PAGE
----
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|Amazonian Giant Centipede - Scolopendra gigantea|
|Topic Started: Jan 9 2012, 04:12 PM (1,044 Views)|
|Taipan||Jan 9 2012, 04:12 PM Post #1|
Amazonian Giant (Peruvian Giant Yellowleg) Centipede - Scolopendra gigantea
Species: Scolopendra gigantea
Scolopendra gigantea inhabits tropical and subtropical forests in northern South America.
Since they have no waxy covering on their cuticle, centipedes are limited to living in humid environments, and can usually be found in soil, leaf litter, or rotten wood.
Centipedes are dorsoventrally flattened, and their bodies are divided into well-marked segments, each of which is flattened. Each body segment has a pair of legs, which means that there is always an odd number of leg pairs ranging from 21 to 23. Their rear legs are spiny in order to ward off potential predators. The legs on the first body segment are modified into venom-bearing fangs called maxillipeds that centipedes use to hunt their food. They have mandibles, which are a modified pair of legs that end in a sharp claw into which a poison gland opens. The mandibles are used for seizing and killing prey. Centipedes have long, many-jointed antenna, simple or no eyes, and a head covered by a flat shield. Their brain is relatively large and connected with a ventral chain of ganglia. Their heart is a chambered dorsal vessel. Centipedes breath through openings called spiracles, which are located between the upper and lower chitinous shields and just behind the legs. They lead into tracheal chambers that then branch off to supply the various parts of the body with oxygen. Scolopendra gigantea has spiracles located at segments 4,6,8,11,13,15,17,19, and 21. Because of these openings, centipedes can lose a lot of water quickly and dehydration can occur. A normal lifespan for S. gigantea is about ten years, and this species can grow to be 12 inches long.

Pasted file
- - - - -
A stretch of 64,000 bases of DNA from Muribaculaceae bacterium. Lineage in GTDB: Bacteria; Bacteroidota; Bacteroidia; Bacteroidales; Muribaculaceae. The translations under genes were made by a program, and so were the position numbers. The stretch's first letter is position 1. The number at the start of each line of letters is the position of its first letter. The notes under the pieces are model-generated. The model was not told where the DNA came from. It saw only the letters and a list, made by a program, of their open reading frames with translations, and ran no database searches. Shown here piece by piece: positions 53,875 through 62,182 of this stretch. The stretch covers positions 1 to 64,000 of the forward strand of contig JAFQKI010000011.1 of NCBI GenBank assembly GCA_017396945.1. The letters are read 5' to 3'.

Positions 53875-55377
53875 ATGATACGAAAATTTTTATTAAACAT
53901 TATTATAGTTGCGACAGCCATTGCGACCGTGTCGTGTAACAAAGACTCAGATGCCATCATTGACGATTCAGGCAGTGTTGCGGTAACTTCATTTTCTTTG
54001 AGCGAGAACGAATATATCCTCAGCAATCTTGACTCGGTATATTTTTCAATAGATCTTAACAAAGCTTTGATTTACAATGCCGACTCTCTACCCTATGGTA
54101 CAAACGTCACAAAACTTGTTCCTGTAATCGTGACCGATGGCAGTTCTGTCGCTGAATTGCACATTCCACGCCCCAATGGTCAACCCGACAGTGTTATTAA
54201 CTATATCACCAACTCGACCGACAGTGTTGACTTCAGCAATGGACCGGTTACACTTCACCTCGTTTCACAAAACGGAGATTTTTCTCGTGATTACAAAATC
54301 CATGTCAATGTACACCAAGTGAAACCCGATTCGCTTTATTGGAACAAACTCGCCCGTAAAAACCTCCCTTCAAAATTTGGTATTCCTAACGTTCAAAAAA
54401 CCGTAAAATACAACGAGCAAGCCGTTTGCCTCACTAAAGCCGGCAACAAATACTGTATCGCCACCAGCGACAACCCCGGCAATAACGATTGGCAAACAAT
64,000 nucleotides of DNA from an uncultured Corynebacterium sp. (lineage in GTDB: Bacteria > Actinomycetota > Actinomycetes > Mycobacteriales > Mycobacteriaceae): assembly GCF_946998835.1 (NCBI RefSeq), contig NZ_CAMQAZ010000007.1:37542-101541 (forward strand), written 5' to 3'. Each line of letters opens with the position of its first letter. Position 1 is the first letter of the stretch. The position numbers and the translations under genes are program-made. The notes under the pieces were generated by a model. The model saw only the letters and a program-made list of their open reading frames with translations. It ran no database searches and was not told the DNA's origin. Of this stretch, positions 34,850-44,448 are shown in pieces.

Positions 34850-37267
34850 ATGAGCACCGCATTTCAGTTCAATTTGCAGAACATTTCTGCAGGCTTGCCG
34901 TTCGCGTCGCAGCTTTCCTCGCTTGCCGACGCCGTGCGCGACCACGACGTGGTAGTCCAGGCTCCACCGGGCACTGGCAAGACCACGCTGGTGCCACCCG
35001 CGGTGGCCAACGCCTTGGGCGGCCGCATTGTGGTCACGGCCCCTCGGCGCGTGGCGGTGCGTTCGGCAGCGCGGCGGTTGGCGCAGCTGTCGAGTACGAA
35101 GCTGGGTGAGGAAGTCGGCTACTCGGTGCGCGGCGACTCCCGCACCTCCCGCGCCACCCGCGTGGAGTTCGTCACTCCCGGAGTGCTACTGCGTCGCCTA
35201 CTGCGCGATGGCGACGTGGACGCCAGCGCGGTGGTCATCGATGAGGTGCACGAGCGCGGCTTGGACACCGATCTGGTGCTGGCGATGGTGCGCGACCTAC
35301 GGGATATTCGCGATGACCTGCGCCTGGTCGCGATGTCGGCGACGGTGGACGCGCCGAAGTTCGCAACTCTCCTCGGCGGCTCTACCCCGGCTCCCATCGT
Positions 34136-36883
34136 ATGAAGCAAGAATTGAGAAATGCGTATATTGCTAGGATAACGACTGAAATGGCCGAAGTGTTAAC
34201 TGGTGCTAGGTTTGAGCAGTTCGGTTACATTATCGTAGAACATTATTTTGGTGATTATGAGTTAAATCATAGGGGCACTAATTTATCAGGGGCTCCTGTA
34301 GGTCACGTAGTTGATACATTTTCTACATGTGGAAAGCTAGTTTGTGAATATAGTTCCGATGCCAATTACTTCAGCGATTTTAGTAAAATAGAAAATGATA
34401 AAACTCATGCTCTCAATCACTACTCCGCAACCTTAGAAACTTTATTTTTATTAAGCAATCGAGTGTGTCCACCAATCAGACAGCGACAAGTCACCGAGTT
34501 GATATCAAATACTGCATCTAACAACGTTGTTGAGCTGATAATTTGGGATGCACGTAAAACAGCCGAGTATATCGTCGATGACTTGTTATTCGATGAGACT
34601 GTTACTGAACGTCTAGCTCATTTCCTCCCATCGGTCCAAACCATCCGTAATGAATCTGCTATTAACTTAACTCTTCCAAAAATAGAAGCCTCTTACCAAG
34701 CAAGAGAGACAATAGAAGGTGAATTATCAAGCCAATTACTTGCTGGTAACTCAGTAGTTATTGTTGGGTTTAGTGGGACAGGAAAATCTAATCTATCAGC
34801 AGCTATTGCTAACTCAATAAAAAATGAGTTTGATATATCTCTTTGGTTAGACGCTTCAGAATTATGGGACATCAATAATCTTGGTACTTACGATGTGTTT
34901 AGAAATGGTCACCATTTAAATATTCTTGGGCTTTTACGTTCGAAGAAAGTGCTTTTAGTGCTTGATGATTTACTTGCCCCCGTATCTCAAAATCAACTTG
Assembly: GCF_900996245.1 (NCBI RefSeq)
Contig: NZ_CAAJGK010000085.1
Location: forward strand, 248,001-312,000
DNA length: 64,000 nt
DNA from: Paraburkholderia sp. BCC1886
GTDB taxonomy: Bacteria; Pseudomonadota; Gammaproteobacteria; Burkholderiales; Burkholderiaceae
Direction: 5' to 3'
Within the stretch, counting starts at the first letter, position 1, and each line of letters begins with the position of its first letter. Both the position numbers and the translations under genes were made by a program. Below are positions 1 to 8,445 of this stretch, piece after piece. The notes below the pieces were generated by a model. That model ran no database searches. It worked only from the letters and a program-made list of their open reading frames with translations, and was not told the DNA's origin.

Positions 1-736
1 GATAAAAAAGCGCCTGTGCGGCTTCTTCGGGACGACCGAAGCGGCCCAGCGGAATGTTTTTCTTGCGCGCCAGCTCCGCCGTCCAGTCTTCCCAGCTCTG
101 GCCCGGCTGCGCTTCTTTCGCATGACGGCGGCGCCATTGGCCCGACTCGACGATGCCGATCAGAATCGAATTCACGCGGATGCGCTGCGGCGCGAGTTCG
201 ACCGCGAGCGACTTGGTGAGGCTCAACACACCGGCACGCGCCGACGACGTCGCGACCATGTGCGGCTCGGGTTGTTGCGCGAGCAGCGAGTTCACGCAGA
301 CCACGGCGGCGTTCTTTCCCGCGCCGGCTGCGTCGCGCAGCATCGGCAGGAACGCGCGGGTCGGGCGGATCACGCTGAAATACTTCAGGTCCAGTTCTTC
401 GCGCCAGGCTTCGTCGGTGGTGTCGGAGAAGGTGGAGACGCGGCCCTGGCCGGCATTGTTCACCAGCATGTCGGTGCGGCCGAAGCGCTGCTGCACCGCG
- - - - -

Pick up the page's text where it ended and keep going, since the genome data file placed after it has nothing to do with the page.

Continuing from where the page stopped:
The difference of the sexes is hard to detect, even in adults. Because the male has no copulatory organs, he must spin a small silk pad and then deposit his sperm on it. Then, the female picks up the sperm and lays her eggs.
Because of their mode of breathing, Scolopendra gigantea must live in humid environments, such as the underside of rocks or in the soil. After her eggs are laid, the female of the species broods them until the hatchlings can get their own food.
Giant centipedes are voracious carnivores that feed on small invertebrates such as crickets, worms, snails and roaches, and can also eat lizards, toads and mice.
Economic Importance for Humans: Negative
The poison emitted by the bite of Scolopendra gigantea is strong enough to seriously wound a human.
Economic Importance for Humans: Positive
Because they feed on many insects and other "pests," Scolopendra gigantea are valuable to gardeners and farmers in keeping the potential pest populations down. Also, centipedes in general are becoming popular terrarium pets.
IUCN Red List: Not Evaluated.
US Federal List: No special status.
CITES: No special status.
There is no indication that this species is in any way endangered.
Edited by Taipan, Sep 18 2012, 08:35 PM.
|Apex||Jan 10 2012, 05:01 AM Post #2|
||im glad you saved this profile taipian this is my favourite athropod and this thread is very imformative|
|Wild||Sep 18 2012, 09:15 AM Post #3|
Native Wildlife and Survival Skills enthusiast
You're correct someone please change this, that is an Indian tiger centipede (Scolopendra hardwickei) :
This is the Peruvian Yellow Leg Centipede:
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